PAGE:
In fact, playing and tampering with Facebook users’ emotions and deliberately trying to modify it is the subject of a very controversial paper - “Experimental evidence of massive-scale emotional contagion through social networks”, published in the June 2014 issue of the Proceedings of the National Academy of Science USA, by members of the data science team of Facebook. For the purpose of this paper, the Facebook team deliberately introduced a certain bias in the nature of items included in the Facebook user’s newsfeed and observed the impact on their subsequent behaviour. To quote the authors, “In an experiment with people who use Facebook, we test whether emotional contagion occurs outside of in-person interaction between individuals by reducing the amount of emotional content in the News Feed. When positive expressions were reduced, people produced fewer positive posts and more negative posts; when negative expressions were reduced, the opposite pattern occurred. These results indicate that emotions expressed by others on Facebook influence our own emotions, constituting experimental evidence for massive-scale contagion via social networks.”

This paper was criticised for violating basic ethical principles of psychology research because no consent was sought from the subjects whose emotions were being tampered with. That does not detract from the fundamental premise that Facebook has the ability to modify the emotions of its users and has done so in the past.  In fact, what is even more disturbing is that Facebook now has the technology to use  webcams and smartphone cameras to track emotions in real-time by detecting, decoding facial expressions as we read posts! While there is no evidence of any deliberate evil intent as yet, the fact that it’s AI based news selection service can detect and tamper with the emotions of users is a big red flag because, as noted earlier, Facebook touches more people than any newspaper, television channel or news portal and so has the ability to mould the emotions of a significant part of the global population.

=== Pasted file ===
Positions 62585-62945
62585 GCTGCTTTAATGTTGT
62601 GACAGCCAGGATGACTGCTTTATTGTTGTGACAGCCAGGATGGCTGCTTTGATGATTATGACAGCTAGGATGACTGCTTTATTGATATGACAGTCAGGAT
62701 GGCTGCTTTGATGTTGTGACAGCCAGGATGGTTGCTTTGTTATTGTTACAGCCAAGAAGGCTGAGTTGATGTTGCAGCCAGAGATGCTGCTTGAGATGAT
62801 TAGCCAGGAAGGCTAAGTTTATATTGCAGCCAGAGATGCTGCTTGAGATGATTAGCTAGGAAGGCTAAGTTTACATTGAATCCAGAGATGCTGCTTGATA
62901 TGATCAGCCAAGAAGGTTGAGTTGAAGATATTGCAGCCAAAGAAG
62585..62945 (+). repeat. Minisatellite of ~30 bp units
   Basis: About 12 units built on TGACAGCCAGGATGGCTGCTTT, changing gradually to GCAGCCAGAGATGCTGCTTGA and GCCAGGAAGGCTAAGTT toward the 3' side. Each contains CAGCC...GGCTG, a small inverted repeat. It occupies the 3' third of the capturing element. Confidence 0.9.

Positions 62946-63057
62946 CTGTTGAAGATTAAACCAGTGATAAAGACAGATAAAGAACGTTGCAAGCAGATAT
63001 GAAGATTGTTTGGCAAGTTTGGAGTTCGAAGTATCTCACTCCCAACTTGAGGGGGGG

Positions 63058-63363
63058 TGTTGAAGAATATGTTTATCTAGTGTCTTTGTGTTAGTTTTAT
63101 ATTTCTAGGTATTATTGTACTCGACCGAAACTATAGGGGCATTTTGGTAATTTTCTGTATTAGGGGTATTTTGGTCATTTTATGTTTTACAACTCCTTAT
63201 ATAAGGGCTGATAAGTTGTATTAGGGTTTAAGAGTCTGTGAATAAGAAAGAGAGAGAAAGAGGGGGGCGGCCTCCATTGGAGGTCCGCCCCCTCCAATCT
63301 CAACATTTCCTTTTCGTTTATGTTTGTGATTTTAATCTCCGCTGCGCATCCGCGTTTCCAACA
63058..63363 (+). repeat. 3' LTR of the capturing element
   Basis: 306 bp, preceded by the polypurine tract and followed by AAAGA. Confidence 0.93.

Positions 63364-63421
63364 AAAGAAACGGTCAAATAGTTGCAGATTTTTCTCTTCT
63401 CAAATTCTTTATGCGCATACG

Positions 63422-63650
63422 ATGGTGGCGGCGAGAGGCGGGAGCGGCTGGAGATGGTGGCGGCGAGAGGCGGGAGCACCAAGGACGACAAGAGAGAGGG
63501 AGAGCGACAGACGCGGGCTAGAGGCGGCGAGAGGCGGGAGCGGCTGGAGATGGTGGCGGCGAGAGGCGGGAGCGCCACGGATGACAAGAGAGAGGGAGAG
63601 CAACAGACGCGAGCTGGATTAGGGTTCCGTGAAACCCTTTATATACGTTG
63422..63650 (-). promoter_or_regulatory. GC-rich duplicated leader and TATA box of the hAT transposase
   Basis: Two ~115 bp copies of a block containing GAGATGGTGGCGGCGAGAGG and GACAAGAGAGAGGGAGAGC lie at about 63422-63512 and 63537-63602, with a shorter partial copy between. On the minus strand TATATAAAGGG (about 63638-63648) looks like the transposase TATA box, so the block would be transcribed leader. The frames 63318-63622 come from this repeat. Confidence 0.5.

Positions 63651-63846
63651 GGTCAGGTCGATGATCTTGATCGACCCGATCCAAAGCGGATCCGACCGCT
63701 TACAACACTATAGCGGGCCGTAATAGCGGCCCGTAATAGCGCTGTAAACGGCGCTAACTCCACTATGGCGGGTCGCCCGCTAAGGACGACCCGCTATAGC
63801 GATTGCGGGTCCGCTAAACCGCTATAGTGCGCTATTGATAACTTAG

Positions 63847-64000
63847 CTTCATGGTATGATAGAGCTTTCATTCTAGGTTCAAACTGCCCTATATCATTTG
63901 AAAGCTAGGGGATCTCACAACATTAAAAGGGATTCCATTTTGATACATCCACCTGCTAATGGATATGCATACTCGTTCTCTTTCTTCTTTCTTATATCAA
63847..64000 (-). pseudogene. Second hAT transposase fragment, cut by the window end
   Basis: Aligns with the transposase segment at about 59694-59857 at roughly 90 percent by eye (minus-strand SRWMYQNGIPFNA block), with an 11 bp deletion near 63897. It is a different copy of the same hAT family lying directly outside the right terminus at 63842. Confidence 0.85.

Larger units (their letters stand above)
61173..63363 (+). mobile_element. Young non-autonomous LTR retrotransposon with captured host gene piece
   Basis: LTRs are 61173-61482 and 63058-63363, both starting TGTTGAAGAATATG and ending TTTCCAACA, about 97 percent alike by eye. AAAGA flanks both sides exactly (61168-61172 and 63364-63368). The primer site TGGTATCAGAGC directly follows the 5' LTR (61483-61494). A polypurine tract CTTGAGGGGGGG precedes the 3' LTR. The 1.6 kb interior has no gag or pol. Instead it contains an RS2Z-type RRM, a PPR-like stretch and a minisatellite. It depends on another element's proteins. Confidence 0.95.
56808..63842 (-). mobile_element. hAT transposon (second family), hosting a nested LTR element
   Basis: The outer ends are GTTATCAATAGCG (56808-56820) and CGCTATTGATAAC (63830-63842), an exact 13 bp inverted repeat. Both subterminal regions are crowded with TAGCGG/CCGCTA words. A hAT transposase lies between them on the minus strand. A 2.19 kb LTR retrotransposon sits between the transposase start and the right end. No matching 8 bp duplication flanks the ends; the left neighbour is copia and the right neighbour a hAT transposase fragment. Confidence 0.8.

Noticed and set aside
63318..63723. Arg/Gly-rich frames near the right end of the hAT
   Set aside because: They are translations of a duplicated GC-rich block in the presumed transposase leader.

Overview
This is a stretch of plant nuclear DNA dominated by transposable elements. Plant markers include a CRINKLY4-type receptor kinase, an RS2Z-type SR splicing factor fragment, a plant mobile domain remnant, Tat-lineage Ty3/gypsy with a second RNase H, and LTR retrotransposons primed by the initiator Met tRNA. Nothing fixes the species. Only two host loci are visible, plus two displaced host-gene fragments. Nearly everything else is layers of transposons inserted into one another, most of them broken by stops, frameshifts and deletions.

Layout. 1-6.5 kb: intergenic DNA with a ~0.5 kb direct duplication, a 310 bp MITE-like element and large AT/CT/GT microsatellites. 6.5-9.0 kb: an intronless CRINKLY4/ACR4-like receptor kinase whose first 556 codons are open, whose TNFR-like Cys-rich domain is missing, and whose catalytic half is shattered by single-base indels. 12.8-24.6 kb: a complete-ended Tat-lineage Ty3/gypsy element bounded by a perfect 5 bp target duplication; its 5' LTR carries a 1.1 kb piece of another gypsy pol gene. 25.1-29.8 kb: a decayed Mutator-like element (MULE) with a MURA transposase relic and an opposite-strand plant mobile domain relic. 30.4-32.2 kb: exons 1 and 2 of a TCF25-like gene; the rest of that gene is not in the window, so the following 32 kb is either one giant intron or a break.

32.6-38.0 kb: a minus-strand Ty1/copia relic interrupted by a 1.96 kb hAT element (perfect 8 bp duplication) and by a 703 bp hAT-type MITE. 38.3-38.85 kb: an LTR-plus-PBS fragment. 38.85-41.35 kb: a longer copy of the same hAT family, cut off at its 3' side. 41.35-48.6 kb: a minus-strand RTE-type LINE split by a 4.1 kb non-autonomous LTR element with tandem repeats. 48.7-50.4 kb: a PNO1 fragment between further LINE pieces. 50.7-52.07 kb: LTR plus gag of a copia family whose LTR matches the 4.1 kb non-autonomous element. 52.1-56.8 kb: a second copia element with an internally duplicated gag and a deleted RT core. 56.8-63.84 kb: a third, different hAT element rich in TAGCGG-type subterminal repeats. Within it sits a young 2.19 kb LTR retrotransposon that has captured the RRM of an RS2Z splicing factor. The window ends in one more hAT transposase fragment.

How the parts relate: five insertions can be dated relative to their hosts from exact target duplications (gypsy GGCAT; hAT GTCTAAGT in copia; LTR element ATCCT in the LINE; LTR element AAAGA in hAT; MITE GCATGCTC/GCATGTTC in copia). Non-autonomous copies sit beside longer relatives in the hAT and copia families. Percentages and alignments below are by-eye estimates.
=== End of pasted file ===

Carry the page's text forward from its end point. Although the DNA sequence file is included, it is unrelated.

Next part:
While Facebook has been targeted for being a channel or firehose for fake and unstantiated news, the real danger lies in its ability to tamper with our emotions and, as reported in the HBR paper, make all of us feel angry, frustrated, jealous and upset with the world around us. Can we do anything to mitigate this unfortunate state of affairs? At a personal level, one could reduce the amount of time spent on the platform but since Facebook is an addiction like tobacco or alcohol with similar withdrawal symptoms, this may not be a feasible solution for everyone.

What users could ask for instead, is greater transparency in the algorithm, the procedure, used to determine what they see or don’t. If I want to see posts about birds and flowers, I must not be shown pictures of stone-pelters in Kashmir. In fact, such a process does exist, because you can indicate the kinds of posts that you want to see less of, but a more direct method should go a long way to restore the sense of choice that we have in newspapers and TV to read or ignore specific items of news and views

Social media is here to stay and Facebook, with its unassailable reach and immense clout, is something that -- like the monsoon rain -- we have to learn to live with. However knowing the danger that it poses and working on ways to reduce its impact is something that needs urgent action.

This article originally appeared in Swarajya, the magazine that reads India right.